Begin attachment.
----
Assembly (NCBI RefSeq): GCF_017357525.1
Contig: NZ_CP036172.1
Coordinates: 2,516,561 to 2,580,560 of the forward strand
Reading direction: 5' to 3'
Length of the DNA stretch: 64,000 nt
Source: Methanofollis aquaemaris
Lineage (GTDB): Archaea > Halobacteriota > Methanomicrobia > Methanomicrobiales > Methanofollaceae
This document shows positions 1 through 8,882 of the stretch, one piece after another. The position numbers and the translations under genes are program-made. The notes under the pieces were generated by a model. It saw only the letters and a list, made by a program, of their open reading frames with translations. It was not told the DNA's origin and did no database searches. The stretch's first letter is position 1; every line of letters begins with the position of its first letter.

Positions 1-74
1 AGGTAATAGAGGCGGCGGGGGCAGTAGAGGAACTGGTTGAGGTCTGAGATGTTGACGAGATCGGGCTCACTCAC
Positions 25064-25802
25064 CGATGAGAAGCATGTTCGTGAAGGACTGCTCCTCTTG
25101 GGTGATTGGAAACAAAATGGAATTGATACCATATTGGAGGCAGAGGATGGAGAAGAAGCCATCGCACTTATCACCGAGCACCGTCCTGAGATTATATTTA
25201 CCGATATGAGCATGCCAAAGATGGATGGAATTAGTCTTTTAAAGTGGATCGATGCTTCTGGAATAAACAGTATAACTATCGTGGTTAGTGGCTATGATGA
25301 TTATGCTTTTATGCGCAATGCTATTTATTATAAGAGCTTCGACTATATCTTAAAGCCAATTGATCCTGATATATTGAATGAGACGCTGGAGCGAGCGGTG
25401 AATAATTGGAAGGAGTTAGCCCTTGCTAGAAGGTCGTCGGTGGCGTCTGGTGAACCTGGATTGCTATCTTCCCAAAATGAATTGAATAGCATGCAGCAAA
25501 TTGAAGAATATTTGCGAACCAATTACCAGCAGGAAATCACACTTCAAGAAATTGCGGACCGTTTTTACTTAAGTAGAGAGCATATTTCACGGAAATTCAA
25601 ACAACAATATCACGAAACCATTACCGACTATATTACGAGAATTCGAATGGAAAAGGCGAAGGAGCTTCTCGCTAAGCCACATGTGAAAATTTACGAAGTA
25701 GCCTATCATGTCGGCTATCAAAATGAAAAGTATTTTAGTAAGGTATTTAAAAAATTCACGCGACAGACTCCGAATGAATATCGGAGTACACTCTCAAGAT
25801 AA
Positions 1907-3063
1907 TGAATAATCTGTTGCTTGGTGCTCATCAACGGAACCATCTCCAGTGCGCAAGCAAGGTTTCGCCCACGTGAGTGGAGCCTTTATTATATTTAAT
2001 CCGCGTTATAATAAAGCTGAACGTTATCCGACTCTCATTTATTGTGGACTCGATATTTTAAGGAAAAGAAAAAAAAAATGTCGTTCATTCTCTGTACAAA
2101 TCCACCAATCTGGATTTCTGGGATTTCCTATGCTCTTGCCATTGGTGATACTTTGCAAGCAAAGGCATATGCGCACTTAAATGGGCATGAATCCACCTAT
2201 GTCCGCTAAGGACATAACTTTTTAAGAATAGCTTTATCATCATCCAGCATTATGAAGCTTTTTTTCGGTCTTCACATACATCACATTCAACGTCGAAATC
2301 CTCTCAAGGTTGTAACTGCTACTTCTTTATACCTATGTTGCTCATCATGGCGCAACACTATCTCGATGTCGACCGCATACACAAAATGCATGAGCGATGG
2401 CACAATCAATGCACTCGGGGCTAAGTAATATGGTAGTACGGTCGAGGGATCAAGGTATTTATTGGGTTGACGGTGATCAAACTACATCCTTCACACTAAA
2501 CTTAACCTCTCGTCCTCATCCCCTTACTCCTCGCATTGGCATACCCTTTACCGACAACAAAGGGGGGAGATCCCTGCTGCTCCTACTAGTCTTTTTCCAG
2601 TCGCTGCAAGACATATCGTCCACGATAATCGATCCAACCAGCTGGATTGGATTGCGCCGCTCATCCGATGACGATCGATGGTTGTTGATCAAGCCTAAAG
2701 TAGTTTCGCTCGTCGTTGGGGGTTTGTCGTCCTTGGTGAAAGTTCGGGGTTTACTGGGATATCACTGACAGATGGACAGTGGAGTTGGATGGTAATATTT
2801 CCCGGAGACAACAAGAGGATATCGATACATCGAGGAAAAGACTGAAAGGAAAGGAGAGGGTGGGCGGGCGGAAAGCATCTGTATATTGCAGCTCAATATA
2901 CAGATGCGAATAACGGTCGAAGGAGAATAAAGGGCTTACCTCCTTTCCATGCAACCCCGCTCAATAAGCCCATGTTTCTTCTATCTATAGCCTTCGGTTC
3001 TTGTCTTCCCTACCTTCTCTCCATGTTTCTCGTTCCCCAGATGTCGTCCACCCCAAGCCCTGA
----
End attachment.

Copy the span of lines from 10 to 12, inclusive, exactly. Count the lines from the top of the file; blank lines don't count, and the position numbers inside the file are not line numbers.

1 AGGTAATAGAGGCGGCGGGGGCAGTAGAGGAACTGGTTGAGGTCTGAGATGTTGACGAGATCGGGCTCACTCAC
Positions 25064-25802
25064 CGATGAGAAGCATGTTCGTGAAGGACTGCTCCTCTTG